Erosion in the Great Lakes Region

March 1, 2003
The Great Lakes coast comprises a variety of shore types that range from low-lying coastal marshes subject to flooding to high rock cliffs that are resistant to erosion. Most of the coast, however, is composed of erodible glacially deposited sand, gravel, clay, and a claylike material called till. On the coast, the forces of erosion are embodied in waves, currents, and wind. Surface-water and groundwater flow and freeze-thaw cycles might also play a role. The coastal Great Lakes region is of glacial origin, and it has a variety of general shore types: high and low rocky bluffs, low floodplains and coastal marshes, high and low sand/till bluffs, sand dunes, and artificial coastlines. Of the erodible shore types, the two most common are sand/till bluffs and sand dunes. The sand/till bluff shore type is most often characterized by an underlayer of a less erodible, more compact material, such as clay or glacial till, overlaid by more erodible, less compact material, such as sand and gravel. Layers of till or clay might also be present in the overlayer. Because of the presence of the compact underlayer, these shore types have been referred to as “cohesive coasts.” Because of the variation in depositional environments, the composition and erodibility of cohesive coasts might vary considerably over distances as short as several hundred yards. The sand dune shore type generally comprises glacially deposited sands and gravels that have been reformed by winds. Although there are dune shore types that consist entirely of sand, very often the dunes sit atop an underlayer of glacial till. The erodibility of this shore type can be more similar to a cohesive coast than to a dune shore type made up entirely of sand.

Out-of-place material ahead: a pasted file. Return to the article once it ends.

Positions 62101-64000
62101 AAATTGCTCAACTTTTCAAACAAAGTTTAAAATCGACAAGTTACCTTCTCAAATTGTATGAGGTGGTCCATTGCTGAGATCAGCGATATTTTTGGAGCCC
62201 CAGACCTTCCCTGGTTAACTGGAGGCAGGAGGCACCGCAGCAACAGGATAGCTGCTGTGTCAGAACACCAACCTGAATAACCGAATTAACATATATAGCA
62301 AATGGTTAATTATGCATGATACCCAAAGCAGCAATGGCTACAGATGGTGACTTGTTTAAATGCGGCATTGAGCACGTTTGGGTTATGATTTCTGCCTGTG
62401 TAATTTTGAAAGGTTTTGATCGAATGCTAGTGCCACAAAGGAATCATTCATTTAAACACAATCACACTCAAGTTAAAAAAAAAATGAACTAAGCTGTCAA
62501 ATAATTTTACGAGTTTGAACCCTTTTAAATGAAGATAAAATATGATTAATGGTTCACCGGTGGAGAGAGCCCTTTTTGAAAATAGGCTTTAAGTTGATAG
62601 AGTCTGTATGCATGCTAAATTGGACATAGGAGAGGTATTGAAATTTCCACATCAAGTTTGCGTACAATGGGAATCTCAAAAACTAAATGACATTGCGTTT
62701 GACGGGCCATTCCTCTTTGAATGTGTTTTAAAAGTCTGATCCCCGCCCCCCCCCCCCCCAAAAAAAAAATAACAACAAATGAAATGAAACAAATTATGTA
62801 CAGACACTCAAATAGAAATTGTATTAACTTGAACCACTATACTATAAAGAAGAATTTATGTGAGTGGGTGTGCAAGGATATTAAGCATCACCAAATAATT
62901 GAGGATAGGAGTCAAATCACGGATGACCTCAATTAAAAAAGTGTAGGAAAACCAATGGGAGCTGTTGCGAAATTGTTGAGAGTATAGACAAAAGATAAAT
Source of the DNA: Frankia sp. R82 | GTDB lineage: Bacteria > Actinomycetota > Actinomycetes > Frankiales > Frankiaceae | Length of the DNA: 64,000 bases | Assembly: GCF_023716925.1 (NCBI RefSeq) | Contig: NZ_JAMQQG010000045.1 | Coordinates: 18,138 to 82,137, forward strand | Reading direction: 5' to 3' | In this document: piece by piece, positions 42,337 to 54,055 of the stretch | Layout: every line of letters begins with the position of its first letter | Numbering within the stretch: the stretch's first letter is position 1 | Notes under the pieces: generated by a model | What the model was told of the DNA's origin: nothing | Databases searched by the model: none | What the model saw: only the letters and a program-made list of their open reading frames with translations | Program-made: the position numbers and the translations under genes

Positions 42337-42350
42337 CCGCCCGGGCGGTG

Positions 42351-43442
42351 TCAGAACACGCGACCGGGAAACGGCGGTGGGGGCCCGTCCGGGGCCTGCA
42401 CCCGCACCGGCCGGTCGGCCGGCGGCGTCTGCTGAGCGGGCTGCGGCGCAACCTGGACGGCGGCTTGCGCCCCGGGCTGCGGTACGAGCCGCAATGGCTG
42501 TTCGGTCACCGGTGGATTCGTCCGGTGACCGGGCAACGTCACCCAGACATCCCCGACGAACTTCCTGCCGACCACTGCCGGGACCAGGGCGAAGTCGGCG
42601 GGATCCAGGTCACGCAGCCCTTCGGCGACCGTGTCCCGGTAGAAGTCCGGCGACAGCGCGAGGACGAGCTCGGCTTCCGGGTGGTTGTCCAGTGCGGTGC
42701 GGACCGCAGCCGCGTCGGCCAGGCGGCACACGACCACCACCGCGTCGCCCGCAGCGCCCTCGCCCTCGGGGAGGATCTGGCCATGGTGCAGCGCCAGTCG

This figure presents a cross-section view of a typical beach profile. Erosion occurs within an area roughly from the bluff crest out into the nearshore to a water depth of about 30 ft. For erodible sand dune and cohesive coasts, the erosion rate within that area would continue at about the same rate, when averaged over the long term, even though erosion at a specific location in that area, such as the bluff, might increase or decrease, at least over the short term. Both sandy and cohesive coasts might partially recover from erosion. The beach might enlarge and small dunes begin to form at the base of the bluff. Over the long term, however, bluff erosion of these shore types is irreversible, as only a portion of the eroded sand ever returns to the beach. There are a few shore types that exhibit sensitivity to changes in water levels, such as those with an erosion-resistant shallow offshore shelf, but they are not common on the Great Lakes coast. The most dramatic erosion often occurs during storms, partially because the highest-energy waves are generated under storm conditions. Added to this, storms often produce short-term shifts in lake levels as water is pushed from one side of a lake to the other, called “setup.” The effect of storms is also influenced by their duration and return frequency. “Wave climate” describes the wave characteristics that prevail in a particular region. From hour to hour, day to day, and season to season, wave conditions can vary significantly. When averaged over longer periods of years and decades, however, both weather and wave climate remain about the same. As a result, because waves are the primary erosion agent, erosion and recession rates will also remain about the same when averaged over longer periods.Because water depth partially influences how and where waves will interact with the coastal area, lake levels might have an influence on coastal erosion, though they do not cause it. Lake levels naturally fluctuate in response to changing water supplies and weather conditions. Erosion is part of a larger process known as littoral transport, the movement of material by waves and currents on the coastline. The material being transported is primarily sand and gravel, with a small percentage of silt-size particles and rocks. The source or supply of nearly all of the sand that is in the littoral transport system of the Great Lakes is from the erosion of the bluffs and dunes. Rivers supply very little material. Littoral transport occurs along the shoreline as well as into the lake and onto the shore. With respect to sand supply, a given length of coastline might have a surplus, be in balance, or have a deficit in its sand-supply budget. A sand supply would be in balance for a particular area if the amount of sand leaving the area was being replaced by an equal amount of sand arriving from adjoining areas. Over short time periods, erosion might be followed by a buildup of sand (accretion), but over the long term, the area would be in a state of dynamic equilibrium. A large reduction in the sand supply, or a long-term reduction in supply to an area, creates a deficit in the sand budget that must be balanced, usually by increased erosion. Sand supply influences erosion by providing the material that builds and maintains beaches, offshore bars, and the general beach profile. These features dissipate wave energy, and the absence of these features – where they would normally be present – usually results in increased erosion. Human activity can significantly affect sand supply. Coastal navigation and shore protection structures can adversely affect sand supply and the transport of sand along the coastline. Groins and harbor structures in particular might interfere with the transport of sand along the coastline. Sea walls or revetments might cut off the littoral transport system from its sand source. Individually, the effects of one or several structures might or might not be noticeable, but the cumulative effect of hundreds of such structures can be significant. Dredging operations might hinder or benefit littoral transport and the sand supply. In addition to the more obvious adverse consequences associated with narrower beaches, interruptions in sand supply have a significant impact on the sand dune and cohesive shore types that make up most of the erodible coastline of the Great Lakes. For sand dune shore types, a reduction in sand supply to an area is generally accompanied by an increase in erosion. This usually occurs to the bluff, the primary sand source. The same is true for cohesive coasts; however, in the case of cohesive coasts, there is an additional effect. Either permanent or temporary loss of sand cover in the nearshore might expose the underlying till to erosion. Since the erosion of till contributes very little sand to the littoral transport system, the erosion process is considered irreversible for cohesive coasts. The coastal area attempts to adjust to the erosion that occurs in the nearshore, with the erosion gradually progressing to the beach and bluff in a process termed profile adjustment. This adjustment process might take years or decades to complete. If the interruption in sediment supply is severe enough or if the sediment shortage cannot be made up, the coastal area might never fully adjust and erosion might increase significantly. Human activities can benefit the sand supply. At many of the large harbors around the Great Lakes, the adverse effect of the large navigation structures on the sand supply has, at least for the last decade or so, been mitigated by the beach nourishment programs at those harbors. Beach nourishment reintroduces sand into the littoral transport system that has been blocked by the navigation structures, thus maintaining a balance in the supply.Erosion and RecessionThe terms erosion and recession are often used interchangeably. However, recession is the landward movement of a feature, such as an elevation contour or the bluff or dune crest, while erosion is the wearing away of land. Recession is expressed as a distance or a change in distance, while erosion is expressed as a volume or a change in volume. Recession can be thought of as a consequence of erosion. To that extent it is reflective of bluff erosion. In addition, bluff recession might be reflective of coastal erosion processes as a whole, if averaged over a sufficiently long period. Bluff recession is the most visible aspect of coastal erosion and receives the most attention. However, using only bluff recession as an indicator of erosion rates or erosion trends might be misleading because of the length of time, or lag, that usually occurs between erosion and bluff recession. Coastal erosion occurs over the area roughly from the top of the bluff out into the nearshore region to about the 30-ft. water depth. As a result, erosion processes (particularly those that occur to the nearshore lake bottom) often do not become apparent as bluff erosion or bluff recession until days, weeks, months, or even years have passed. In addition, erosion, particularly bluff erosion and recession, do not occur at a constant rate. Over relatively short time periods of days, weeks, and months, the rate of erosion and recession might vary greatly. It is very common for a reach of coastline to have no bluff recession for months or years and then experience severe bluff recession over a period of days or weeks. This bluff recession might occur during a period of little or no storm activity. It is not possible to precisely determine the relationship between any of the erosion forces, or a single factor influencing erosion, and the bluff recession rate, particularly over short time periods. It is generally possible only to correlate a cause-and-effect relationship among all the erosion forces and factors influencing erosion, taken as a whole, to the bluff recession rate averaged over a period of many years or decades. The rates of recession thus derived are referred to as long-term, average, bluff recession rates.Source: US Army Corps of Engineers